Do you get overwhelmed like me when you go down the supermarket aisle searching for a container of honey? Should you get the clover, wildflower or buckwheat? The regular honey bear or raw honey? So many choices of honey without knowing how to evaluate which one might be best for you.
Honey is a product made by honeybees for their nourishment. To make one pound of honey, the honeybees will need to feed on over 2 million flowers—that’s a lot of buzzing around! Honey making begins with honeybees traveling several miles to collect nectar from flowers through their mouths. Enzymes in the bees’ saliva create a chemical reaction turning the nectar into honey. Upon returning to the hive, the bees deposit the honey into the walls where the worker bees continue the process of honey formation. The bee wings’ rapid fluttering aerates the honey, decreasing the water content of the honey resulting in the oozing consistency with which we are all familiar. Both the texture and the flavor of honey are dependent on the type of flowers that the honeybees choose to pick. With over 300 varieties of honey in the US alone, we can sample many different flavors. Common flowers used in honey are clover, alfalfa, heather and acacia. Less common types are thyme and lavender.
Honey has been used for nutrition, healing and religious ceremonies dating back to ancient times. The collection of honey probably began around 6000-7000 BCE. Prehistoric records indicate that honey has had many uses but given our body’s need for sugar, which was then in short supply, honey was a relatively easy source to fuel our bodies and brains with a simple carbohydrate. In addition, honey is easy to digest and doesn’t need fancy storage. Thus it was perfect for our ancient ancestors. Honey, the end result of apiculture (the keeping of honeybees to make honey) was important in religious ceremonies where the people paid tribute to the gods and used honey to embalm the deceased. Moving forward in time, our early ancestors found the value of honey both medicinally and cosmetically.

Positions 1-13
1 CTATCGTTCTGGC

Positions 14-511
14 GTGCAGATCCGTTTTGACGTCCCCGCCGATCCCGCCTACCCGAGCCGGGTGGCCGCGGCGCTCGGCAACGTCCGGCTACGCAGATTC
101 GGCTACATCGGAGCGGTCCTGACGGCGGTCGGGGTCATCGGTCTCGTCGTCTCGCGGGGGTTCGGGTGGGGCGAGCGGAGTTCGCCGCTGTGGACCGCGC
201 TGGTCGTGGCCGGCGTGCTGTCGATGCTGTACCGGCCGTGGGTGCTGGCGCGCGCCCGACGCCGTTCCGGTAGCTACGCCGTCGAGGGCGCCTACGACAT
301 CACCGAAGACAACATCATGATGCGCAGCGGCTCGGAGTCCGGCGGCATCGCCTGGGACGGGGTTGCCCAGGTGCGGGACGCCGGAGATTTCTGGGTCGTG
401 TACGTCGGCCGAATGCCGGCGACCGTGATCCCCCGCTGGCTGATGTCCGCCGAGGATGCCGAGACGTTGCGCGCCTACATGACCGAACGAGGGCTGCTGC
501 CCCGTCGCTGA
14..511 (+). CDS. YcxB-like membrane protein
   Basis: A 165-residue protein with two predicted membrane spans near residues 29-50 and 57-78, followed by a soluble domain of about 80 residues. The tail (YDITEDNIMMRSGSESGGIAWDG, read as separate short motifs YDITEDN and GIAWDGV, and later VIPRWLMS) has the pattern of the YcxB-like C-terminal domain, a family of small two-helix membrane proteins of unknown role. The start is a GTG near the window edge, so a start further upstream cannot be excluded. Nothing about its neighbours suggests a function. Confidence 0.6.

Honey is primarily comprised of carbohydrates in the form of fructose (38.5%) and glucose (31%). It’s also about 17.2% water. The rest are other forms of sugar, a small amount of protein (0.1 grams) and trace minerals and vitamins. Keep in mind that 1 tablespoon of honey is 64 calories with 17.3 grams of sugar. A little honey goes a long way! Riboflavin (B2), vitamin B6, iron and manganese are some of the vitamins and minerals found in honey. Some of the beneficial effects of honey are due to its flavonoids and plant hormones. So besides being a sweetener and substitute for white sugar, why should we use honey?
- It’s an excellent source of readily available carbohydrates or “quick energy” for athletes. As such, eaten with some protein, it may help exercisers maintain their blood sugar levels up to two hours after workouts. Even the early Greeks ate honey to give themselves an edge for the athletic competitions because it enhanced their athletic performance.